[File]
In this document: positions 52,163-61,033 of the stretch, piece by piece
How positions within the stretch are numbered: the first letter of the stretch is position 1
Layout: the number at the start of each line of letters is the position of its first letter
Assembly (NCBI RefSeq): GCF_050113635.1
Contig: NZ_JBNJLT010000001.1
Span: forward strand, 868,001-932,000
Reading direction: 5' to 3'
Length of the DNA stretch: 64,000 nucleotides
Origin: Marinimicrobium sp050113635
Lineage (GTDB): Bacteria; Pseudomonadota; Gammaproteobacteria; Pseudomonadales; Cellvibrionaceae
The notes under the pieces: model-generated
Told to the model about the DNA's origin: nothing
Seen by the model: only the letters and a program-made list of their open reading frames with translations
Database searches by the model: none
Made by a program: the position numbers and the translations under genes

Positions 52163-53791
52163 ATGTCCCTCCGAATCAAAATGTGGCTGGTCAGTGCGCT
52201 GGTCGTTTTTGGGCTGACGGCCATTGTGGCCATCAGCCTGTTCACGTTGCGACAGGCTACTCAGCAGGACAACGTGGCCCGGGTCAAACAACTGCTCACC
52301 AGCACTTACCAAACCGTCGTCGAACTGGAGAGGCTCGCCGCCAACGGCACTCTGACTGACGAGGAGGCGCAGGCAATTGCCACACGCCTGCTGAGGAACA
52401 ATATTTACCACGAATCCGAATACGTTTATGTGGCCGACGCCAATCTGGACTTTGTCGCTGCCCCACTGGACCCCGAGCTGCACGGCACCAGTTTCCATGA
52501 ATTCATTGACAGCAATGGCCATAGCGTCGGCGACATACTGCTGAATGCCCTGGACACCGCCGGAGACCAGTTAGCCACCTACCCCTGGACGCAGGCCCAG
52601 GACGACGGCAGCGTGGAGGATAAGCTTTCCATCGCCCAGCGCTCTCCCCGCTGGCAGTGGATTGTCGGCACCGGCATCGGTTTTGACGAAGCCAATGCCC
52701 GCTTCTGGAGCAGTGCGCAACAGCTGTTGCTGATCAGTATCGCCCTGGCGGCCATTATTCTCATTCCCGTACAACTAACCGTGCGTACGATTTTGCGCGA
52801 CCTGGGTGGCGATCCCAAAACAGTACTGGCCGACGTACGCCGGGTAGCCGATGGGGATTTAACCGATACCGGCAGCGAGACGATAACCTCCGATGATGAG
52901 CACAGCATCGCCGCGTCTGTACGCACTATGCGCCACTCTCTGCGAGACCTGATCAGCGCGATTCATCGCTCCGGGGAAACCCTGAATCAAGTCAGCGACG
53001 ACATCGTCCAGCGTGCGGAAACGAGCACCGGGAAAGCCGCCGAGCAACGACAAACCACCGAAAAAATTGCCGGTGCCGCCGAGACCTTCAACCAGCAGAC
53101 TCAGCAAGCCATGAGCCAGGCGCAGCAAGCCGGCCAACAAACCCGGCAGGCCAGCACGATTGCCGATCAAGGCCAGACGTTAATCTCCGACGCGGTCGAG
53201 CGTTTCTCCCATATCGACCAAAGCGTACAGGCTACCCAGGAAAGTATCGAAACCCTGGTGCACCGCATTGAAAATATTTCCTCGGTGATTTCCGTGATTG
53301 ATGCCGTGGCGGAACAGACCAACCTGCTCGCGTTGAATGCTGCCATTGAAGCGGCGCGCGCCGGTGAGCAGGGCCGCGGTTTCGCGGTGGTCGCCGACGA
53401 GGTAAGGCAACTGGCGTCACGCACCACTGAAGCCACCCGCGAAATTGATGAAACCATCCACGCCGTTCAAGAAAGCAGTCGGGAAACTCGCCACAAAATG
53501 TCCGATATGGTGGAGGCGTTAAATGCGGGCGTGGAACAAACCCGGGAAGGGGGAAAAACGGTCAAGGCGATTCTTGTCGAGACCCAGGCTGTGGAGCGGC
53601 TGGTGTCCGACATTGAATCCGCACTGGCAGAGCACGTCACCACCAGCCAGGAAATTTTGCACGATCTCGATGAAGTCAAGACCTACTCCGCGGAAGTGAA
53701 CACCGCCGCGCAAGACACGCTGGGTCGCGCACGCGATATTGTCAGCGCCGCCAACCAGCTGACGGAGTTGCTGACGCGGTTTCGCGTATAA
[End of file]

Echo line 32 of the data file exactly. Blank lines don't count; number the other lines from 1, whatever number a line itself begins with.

53601 TGGTGTCCGACATTGAATCCGCACTGGCAGAGCACGTCACCACCAGCCAGGAAATTTTGCACGATCTCGATGAAGTCAAGACCTACTCCGCGGAAGTGAA